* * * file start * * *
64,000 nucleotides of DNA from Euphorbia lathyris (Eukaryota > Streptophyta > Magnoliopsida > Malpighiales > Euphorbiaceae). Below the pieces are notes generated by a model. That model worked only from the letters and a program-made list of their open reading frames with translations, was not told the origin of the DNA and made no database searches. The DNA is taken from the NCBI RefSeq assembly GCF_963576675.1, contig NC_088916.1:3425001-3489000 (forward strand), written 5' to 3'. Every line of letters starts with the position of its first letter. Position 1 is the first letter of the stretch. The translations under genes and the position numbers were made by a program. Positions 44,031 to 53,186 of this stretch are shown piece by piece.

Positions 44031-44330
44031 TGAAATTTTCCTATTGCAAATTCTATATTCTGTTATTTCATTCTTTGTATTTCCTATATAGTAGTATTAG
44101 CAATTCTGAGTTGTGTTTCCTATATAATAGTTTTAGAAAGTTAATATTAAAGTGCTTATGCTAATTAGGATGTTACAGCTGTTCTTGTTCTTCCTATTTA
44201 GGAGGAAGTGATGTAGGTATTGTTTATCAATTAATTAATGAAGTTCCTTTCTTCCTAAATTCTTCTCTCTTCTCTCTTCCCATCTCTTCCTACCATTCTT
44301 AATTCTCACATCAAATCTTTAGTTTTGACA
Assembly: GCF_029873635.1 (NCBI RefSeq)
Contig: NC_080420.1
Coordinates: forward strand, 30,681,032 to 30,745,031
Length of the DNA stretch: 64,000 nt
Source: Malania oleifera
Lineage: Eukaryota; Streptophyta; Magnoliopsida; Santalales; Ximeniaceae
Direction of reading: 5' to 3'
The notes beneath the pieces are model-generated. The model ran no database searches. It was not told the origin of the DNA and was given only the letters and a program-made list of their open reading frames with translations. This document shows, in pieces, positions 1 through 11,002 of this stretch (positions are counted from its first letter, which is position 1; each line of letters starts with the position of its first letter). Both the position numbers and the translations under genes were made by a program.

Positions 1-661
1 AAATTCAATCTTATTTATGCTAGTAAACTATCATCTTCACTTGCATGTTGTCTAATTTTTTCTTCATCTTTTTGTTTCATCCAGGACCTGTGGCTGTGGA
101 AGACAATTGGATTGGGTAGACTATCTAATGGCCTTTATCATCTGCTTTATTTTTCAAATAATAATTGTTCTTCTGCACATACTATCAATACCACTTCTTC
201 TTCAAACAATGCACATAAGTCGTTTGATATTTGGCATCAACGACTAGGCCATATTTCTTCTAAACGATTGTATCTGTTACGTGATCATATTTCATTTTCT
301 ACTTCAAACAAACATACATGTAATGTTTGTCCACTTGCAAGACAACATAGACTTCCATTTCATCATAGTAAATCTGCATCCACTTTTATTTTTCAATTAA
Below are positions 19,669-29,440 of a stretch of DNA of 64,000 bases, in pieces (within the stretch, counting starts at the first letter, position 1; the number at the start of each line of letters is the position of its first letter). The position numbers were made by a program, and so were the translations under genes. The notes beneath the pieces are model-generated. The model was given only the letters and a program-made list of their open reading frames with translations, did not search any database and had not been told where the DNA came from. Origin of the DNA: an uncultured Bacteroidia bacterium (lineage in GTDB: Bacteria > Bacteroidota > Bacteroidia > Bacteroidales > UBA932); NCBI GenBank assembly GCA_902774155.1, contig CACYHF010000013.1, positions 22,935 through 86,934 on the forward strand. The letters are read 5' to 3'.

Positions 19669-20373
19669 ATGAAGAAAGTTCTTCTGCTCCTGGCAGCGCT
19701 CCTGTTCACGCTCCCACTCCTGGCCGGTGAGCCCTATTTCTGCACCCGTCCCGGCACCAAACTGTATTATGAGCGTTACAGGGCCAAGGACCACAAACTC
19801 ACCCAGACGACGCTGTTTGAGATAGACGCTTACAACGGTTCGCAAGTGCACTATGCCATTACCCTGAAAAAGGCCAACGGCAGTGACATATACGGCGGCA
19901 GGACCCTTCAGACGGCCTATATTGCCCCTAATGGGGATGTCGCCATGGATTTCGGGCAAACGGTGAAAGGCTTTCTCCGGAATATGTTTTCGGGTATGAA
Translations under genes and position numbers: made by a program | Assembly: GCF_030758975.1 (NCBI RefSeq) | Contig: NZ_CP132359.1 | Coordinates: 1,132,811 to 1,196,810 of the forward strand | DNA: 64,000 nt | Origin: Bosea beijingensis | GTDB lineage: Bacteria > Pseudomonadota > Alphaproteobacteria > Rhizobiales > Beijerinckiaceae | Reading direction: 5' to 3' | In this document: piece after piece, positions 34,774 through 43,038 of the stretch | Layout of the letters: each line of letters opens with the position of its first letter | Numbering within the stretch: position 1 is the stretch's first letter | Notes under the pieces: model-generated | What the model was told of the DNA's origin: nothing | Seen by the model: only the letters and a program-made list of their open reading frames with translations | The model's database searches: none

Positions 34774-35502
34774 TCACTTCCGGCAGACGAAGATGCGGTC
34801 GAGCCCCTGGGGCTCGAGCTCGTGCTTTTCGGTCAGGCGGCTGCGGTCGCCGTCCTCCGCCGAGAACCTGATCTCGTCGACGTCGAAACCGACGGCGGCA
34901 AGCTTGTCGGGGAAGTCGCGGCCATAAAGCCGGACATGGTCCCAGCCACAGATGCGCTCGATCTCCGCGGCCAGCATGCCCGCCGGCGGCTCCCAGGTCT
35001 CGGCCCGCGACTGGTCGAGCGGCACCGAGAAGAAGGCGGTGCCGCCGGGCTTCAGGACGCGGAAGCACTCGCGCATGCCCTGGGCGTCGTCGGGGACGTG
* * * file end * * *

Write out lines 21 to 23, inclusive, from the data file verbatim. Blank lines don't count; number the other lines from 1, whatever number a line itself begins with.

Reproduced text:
Positions 19669-20373
19669 ATGAAGAAAGTTCTTCTGCTCCTGGCAGCGCT
19701 CCTGTTCACGCTCCCACTCCTGGCCGGTGAGCCCTATTTCTGCACCCGTCCCGGCACCAAACTGTATTATGAGCGTTACAGGGCCAAGGACCACAAACTC